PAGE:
As Green himself admits, porn has got nothing to do with the theme of his blog, which was about making up quotes/fake Wikipedia posts. Include stuff like that and you enter witch hunt territory.

Green is an interesting bloke, who I met last year when I interviewed him for a piece I did on legal blogging for Legal Week. He’s got an amazing story, which I recount in the Legal Week article, having carved out a dual career as a lawyer and journalist in a really original way.

He also tends to be extremely hard on journalists he deems to have made a mistake – which could be related to his quirky route into journalism, having never worked in a staff job on a paper or magazine and experienced some of the pressures of trying to get copy out on time.

Still, often he has got a point with his criticisms. As we’ve seen over the last couple of weeks, journalists need to be called to account on occasions. But as Green has found out, everyone fucks up sometimes.

Finally, never nice when someone gets forced out of a job, as News International legal chief Tom Crone was yesterday, but amazing to see an in-house counsel, that least glamorous category of lawyer, on the front page of the Guardian website [sorry, no link as it’s changed, but he was, I promise]. Surely a first unlikely to be repeated anytime soon.

According to all the reports, Crone, who knocked back my multiple interview requests when I covered the in-house beat for Legal Week, sounds like a good lawyer who’ll have no trouble bagging another job. But in the highly unlikely event that you’re reading Tom, and you want a bit of extra publicity to help you land that top position, do get in touch if you fancy doing an interview.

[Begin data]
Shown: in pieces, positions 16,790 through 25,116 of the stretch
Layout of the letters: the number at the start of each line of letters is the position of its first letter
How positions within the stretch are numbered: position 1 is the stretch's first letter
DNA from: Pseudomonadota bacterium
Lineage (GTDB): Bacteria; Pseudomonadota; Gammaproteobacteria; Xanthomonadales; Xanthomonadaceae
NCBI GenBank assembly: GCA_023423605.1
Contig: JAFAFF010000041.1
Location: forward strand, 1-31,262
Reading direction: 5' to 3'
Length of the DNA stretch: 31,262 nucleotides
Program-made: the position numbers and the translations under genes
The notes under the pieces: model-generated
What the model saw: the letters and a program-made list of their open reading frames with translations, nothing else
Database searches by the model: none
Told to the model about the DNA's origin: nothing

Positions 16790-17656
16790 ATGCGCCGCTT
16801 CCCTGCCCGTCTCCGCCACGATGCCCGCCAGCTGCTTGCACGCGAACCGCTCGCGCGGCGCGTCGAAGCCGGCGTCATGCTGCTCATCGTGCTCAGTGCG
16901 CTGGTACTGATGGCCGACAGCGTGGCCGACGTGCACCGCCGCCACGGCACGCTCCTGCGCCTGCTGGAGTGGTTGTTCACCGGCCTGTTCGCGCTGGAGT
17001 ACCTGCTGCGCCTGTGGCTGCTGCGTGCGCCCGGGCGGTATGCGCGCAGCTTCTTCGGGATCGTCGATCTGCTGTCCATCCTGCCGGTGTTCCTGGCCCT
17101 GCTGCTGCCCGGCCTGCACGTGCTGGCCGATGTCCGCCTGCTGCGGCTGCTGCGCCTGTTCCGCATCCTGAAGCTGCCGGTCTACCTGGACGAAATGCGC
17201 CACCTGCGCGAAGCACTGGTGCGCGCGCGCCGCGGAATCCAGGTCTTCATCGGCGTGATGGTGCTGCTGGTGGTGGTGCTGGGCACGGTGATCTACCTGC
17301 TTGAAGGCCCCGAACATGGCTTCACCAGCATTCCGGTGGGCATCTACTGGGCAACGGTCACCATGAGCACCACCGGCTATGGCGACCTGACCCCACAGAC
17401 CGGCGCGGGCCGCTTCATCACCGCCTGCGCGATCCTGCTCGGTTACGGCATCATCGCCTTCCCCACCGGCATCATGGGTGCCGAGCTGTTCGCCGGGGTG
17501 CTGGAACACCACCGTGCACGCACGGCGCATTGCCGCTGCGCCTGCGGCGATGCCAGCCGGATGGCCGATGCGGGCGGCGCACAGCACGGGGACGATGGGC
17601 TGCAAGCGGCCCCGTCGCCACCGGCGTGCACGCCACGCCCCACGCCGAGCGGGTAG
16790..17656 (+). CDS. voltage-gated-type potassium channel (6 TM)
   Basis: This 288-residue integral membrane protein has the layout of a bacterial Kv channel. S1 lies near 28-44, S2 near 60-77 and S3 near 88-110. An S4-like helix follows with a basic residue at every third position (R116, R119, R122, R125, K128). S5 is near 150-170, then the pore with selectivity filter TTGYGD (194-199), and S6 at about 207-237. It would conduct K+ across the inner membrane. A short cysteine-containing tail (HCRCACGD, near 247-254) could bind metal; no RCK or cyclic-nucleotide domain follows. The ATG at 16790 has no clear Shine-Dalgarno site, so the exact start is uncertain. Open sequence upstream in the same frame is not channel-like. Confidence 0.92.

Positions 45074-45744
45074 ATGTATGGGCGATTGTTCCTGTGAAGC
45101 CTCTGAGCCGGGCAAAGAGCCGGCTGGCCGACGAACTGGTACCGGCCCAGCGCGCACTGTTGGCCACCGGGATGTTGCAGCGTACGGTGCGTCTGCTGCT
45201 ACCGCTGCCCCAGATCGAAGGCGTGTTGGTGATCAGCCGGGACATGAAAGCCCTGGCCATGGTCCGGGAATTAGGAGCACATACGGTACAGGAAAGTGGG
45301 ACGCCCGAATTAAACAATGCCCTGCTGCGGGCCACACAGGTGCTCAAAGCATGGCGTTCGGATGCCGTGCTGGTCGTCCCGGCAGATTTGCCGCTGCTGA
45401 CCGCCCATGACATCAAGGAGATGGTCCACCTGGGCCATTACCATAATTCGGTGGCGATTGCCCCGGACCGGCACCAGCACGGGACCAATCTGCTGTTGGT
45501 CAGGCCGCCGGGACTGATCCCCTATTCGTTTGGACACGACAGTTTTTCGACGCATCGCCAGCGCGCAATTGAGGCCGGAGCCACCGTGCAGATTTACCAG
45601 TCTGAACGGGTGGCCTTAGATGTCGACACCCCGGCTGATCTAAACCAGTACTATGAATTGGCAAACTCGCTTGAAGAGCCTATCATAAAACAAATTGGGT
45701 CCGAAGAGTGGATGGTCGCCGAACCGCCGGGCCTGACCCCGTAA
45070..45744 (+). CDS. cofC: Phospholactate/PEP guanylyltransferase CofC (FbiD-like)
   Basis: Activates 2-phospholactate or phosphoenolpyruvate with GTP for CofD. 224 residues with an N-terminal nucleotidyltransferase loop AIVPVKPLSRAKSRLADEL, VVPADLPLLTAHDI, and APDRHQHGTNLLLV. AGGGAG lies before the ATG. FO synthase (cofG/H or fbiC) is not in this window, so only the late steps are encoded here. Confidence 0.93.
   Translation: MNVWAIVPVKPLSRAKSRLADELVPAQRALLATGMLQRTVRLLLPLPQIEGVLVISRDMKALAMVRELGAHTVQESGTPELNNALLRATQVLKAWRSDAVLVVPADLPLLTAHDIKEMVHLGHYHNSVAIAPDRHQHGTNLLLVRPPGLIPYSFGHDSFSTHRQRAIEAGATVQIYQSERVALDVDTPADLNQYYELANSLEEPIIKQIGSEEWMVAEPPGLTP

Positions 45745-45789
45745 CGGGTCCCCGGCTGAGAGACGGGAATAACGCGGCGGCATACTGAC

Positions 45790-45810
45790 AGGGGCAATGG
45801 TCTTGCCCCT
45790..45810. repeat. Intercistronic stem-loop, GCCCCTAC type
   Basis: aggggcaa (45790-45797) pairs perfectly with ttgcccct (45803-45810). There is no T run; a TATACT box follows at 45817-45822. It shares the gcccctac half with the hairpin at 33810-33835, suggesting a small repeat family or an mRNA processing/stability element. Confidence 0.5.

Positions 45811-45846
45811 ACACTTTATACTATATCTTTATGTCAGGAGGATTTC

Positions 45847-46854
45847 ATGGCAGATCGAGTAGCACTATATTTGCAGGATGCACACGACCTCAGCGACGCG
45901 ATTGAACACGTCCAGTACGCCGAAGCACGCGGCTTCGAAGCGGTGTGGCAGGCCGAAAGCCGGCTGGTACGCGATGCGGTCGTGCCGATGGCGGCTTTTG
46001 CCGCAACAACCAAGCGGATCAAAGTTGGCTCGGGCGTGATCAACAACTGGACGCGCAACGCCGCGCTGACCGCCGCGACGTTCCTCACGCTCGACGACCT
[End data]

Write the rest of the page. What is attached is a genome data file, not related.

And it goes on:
THIS BLOG’S KEY ROLE IN HACKGATE

Yesterday I was surprised to receive a call from Allen & Overy PR supremo Campbell McIlroy, politely but firmly asking me to slightly alter the blog I did that morning on his firm’s involvement in the hackgate saga (which I did).

My first thought upon taking the call: oh no, I’m gonna be sued – and to justify the picture below, I then contemplated life in an 18th century debtors’ prison.

Having composed myself, I went on to marvel at how people must be actually reading what I wrote on my battered old laptop and then self-published!

In other news, interested to see in The Lawyer that Freshfields is launching an internal investigation into one of its business support functions.

Frank Maher, a partner at Legal Risk, a leading law firm in the specialist field of professional regulation, recently told me some crazy stuff about corruption in City law firms.

According to Frank, alongside former Hogan Lovells partner Chris Grierson there are another three City lawyers currently being investigated by the Solicitors Regulation Authority (SRA) – with one of the cases involving “one of the biggest law firms in the country, millions of pounds and a truly unbelievable set of facts”.

The legal profession’s own version of hackgate/MPs expenses on its way?